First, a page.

Police Officers Are Being Trained To Better Handle People With Autism And Mental Health Issues Using Virtual Reality

We’ve all heard, at one time or another, about those on the autism spectrum or those with mental health issues who can’t regulate or articulate easily getting into less-than-ideal situations with law enforcement. To ensure there aren’t any mishaps, police officers are being trained to better handle people with autism and mental health issues by virtual reality (VR).

More often than not, officers confuse people with special needs with someone under the influence of drugs or alcohol — something that could be avoided with a little bit of additional training.

Consider this, when officers arrive at a location after being called for some sort of disturbance, they arrive with flashing blue and red lights and sirens blaring. This is just a way of law enforcement letting the community around them know they’re on their way solve an issue nearby. Neurotypical people usually know how to react but imagine being someone on the spectrum who is sensitive to bright lights and loud noises, your first reaction might be to self-regulate and engage in a behavior called stimming.

Stimming is a self-stimulatory behavior that helps those on the autism spectrum cope with day-to-day triggers. Many times, stimming will involve hand flapping, rocking, spinning or repetition of words or phrases. An officer may not recognize this behavior, or confuse it for something else and the situation can go south quickly.


This is one of the scenarios used to train law enforcement to better handle situations that may involve people on the spectrum or with mental health issues. The training is given by Axon — the company best known for developing the taser — so officers can learn how to de-escalate situations instead of making them more intense. In 2017 alone, 149 people were killed by police and were unarmed, so it’s important that cops learn to identify the different kinds of people out there so that the wrong person isn’t hurt in a bout of confusion.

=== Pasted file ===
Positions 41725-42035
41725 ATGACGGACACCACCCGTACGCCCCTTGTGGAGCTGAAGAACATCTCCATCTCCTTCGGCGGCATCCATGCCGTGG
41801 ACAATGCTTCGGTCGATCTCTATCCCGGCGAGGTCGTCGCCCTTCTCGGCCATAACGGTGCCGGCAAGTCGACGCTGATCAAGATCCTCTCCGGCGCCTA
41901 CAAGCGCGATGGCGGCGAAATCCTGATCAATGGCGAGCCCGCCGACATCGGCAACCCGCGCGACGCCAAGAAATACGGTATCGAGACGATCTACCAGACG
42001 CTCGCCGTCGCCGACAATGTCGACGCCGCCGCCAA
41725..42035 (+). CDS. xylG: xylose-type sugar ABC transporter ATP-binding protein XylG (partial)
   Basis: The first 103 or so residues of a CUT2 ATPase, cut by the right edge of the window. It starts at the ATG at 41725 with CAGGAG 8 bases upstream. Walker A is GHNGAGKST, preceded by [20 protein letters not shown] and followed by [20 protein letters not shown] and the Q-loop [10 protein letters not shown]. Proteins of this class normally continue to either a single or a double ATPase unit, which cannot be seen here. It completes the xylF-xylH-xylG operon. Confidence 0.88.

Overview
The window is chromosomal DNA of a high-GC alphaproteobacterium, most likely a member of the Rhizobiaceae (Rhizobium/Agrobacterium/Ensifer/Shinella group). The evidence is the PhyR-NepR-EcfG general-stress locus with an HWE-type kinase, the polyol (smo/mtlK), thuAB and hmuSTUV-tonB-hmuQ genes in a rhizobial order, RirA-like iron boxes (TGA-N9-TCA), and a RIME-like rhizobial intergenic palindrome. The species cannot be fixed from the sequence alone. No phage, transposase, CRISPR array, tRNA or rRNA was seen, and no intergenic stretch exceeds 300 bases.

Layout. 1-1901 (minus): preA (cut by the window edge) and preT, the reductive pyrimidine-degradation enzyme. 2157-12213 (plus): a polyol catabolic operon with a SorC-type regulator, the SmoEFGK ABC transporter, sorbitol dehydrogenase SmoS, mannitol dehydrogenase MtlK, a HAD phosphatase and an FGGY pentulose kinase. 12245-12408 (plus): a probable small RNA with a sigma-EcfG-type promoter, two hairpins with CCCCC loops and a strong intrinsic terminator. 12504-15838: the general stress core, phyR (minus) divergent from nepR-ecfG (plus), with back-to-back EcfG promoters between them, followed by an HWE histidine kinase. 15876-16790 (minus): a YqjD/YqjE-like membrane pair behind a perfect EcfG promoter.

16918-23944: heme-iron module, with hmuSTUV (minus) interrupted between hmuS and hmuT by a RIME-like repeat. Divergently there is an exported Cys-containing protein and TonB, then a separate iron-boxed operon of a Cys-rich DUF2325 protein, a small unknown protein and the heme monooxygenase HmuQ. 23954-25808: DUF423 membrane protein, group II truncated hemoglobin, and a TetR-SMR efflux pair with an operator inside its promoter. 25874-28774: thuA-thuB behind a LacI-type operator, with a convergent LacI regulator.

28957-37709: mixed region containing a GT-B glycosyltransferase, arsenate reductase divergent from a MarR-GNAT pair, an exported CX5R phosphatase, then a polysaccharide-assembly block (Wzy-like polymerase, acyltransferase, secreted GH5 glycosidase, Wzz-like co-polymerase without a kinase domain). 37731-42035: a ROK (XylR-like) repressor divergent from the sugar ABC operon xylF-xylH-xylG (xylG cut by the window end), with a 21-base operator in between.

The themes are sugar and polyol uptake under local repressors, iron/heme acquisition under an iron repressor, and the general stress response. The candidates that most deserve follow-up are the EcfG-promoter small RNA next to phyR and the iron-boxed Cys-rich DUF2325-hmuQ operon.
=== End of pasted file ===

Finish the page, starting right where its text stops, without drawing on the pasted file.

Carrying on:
The taser company has recently partnered up with the Chicago police department to train the department using virtual reality headsets. The program was developed with the assistance of mental health and autism experts. Eventually, this course will be available to law enforcement officers across the U.S.

As of right now, the courses offer two modules one for autism training and another for schizophrenia training. With a remote, officers in training can pick the scenarios they prefer and go through the training in just about five minutes. They also get to take the training from the perspective of the person with autism or neurological disorder or from the officer’s perspective.

One of the scenarios shows a storekeeper approaching a person with autism who mistakenly walks out of the store with a toy in their hand and instead of de-escalating the situation and asking “hey, what is that in your hand?” instead of jumping to conclusions and escalating the situation by calling the cops and leading to something negative.

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